Shoenfield wrote 4/14/98
> I think my differences with Steve on the above topic are due to a
>different notion of what fom is about. I was rather shocked to see
>him write some time ago that he prefers fom to mathematics.
F.o.m. is part of a general subject called foundations - not just
foundations of mathematics. It is by far the most stunning of the
foundations yet. As such, it is of the highest general intellectual
interest, and has a special interest quite independent of mathematics.
Viewing it as a branch of mathematics is a gross mischaracterization that
grossly diminishes its importance and depth. However, there is no question
that f.o.m. is a mathematical subject whose methodology has very
substantial mathematical components.
> In my
>view, fom is a branch of mathematics whose subject is the structure
>of mathematics.
I do not think that the study of the structure of mathematics is a branch
of mathematics. It is a mathematical subject. So is computer science.
Computer science is not mathematics - it is a mathematical subject.
Statistics is not mathematics. It is a mathematical subject.
>Its object is to replace our intuitive notions
>about this structure with precisely defined objects and then formulate
>and prove statements about those objects. (I think this is the moti-
>vating idea behind Harvey's series of communications.)
This is too narrow a characterization of the point of f.o.m. for me.
>From this
>point of view, finite combinatorics becomes interesting only when it
>has been precisely defined.
I know of no finite combinatorician in the world who has a *precise*
definition of finite combinatorics.
>I suggested a syntactical definition
>because it seemed to me that we should be able to identify a finite
>combinatorial statement by looking at the sentence which expresses it.
> The fact that Harvey's combinatorial statement is pi-0-2 is
>certainly significant. It suggest to me that I should have com-
>pared his result not to Erdos-Rowbottom but to Godel's result:
>ConZFC is not provable in ZFC, but is provable if one assumes an
>inaccessible cardinal. ConZFC is pi-0-1, and I think it is clearly
>a finite combinatorial statement.
No. ConZFC is not a finite combinatorial statement, since in order to
understand it, one must be thinking of sets of enormous size. If one is not
thinking of sets of enormous size, then it is an incomprehensible pile of
ad hoc unintelligle nonsense. (I leave open the possibility that one might
find an intelligible interpretation of ZFC that does not involve sets of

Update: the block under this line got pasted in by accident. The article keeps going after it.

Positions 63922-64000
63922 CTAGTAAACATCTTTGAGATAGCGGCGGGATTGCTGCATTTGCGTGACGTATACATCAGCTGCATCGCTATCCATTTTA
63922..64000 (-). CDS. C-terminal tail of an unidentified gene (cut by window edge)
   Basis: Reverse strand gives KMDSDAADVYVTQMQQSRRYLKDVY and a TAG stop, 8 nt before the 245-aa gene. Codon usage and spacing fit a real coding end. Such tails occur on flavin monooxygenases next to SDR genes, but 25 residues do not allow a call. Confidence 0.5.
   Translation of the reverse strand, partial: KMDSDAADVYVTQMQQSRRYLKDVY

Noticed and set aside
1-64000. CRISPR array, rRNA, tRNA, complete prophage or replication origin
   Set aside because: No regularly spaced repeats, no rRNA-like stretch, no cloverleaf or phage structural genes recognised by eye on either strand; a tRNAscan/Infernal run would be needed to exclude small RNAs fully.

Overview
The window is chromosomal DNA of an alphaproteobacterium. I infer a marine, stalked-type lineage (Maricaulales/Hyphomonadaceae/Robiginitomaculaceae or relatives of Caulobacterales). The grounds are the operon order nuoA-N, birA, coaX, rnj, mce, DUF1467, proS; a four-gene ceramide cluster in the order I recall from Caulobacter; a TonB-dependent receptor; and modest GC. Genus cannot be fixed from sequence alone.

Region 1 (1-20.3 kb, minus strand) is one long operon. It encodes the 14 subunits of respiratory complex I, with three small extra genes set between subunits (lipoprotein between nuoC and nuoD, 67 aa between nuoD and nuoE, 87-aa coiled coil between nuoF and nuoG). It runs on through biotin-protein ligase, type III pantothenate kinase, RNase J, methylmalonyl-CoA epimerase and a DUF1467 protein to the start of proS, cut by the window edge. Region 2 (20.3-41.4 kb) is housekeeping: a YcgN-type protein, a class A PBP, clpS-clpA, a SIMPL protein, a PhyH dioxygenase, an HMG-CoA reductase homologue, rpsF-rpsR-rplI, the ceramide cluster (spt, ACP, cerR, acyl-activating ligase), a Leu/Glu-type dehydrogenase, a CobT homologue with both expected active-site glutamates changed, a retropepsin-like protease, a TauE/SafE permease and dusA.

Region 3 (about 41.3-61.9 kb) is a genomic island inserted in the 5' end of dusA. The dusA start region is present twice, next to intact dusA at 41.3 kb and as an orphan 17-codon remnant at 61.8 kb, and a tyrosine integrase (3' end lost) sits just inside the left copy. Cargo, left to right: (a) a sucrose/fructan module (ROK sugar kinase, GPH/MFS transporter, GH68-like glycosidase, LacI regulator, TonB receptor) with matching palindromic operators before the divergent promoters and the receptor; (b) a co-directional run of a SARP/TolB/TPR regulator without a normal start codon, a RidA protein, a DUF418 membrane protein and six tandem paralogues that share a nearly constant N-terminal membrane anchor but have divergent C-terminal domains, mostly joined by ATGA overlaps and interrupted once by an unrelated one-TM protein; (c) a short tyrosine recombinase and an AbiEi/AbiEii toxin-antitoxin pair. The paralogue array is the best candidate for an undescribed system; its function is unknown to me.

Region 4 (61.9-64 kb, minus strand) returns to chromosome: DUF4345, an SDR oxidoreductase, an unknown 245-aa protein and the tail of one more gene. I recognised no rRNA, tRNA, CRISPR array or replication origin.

enormous size, and perhaps thereby Con(ZFC) wouldn't require sets of
enormous size for its understandability. But that has certainly not been
done in a suitable way). And finite combinatorists do not think of sets of
enormous size when doing finite combinatorics.
>Harvey's result is a natural
>extension.
Natural extension of ZFC? Certainly not. It is about the successive
insertion of new nodes in finite trees.
>Perhaps his methods could lead to a series of results
>on the relationship between combinatorial statements having certain
>forms in the arithmetical hierarchy and large cardinals.
I think that the statements involved are sufficienctly simple - especially
some new ones - that this project is feasible and worth doing. But it
certainly isn't required in order to draw a clear distinction them and
consistency statements.
>Possibly
>one could find surprising and interesting connections similar to
>those in the Martin-Steel Theorem. This would be fine mathematics,
>but perhaps not all that Steve claims for Harvey's result. (Perhaps
>my objection is due to my reluctance to use words like "epochal"
>unless they are clearly called for.)
The word "epochal" is clearly called for for the project that is being
contributed to. The history of advances in it indicate that progress will
likely continue to be a matter of degree. The result that
"e + pi is irrational" is equivalent to the 1-consistency of ZFC
would be a matter of extremely high degree. And here "epochal" would be a
gross understatement. If you proved that tomorrow, it would rightly be
regarded as the most stunning mathematical advance ever made by one person
in the history of the human race. And you should be extremely insulted if
such absurdly minimal evaluations as "epochal advance" were used. Of
course, it is almost certainly false, and you are not working on it.
Shoenfield wrote 4/20/98:
> Steve's recent communication states our differences clearly. He
>slightly misrepresents me on one point. I don't object to discussion
>of informal notions; but I think that if the discussion is to serve
>the purposes of fom, it must aim at replacing these notions by formal
>ones. Steve shows no interest in replaing the notion of "finite
>combinatorial statement" by a formal notion.
Steve is just saying, and I agree with him, that such a replacement is not
even remotely needed in order to clearly see the gross difference between
consistency stsatements and natural statements about successively inserting
nodes in finite trees. Having said that, I will very likely try my hand at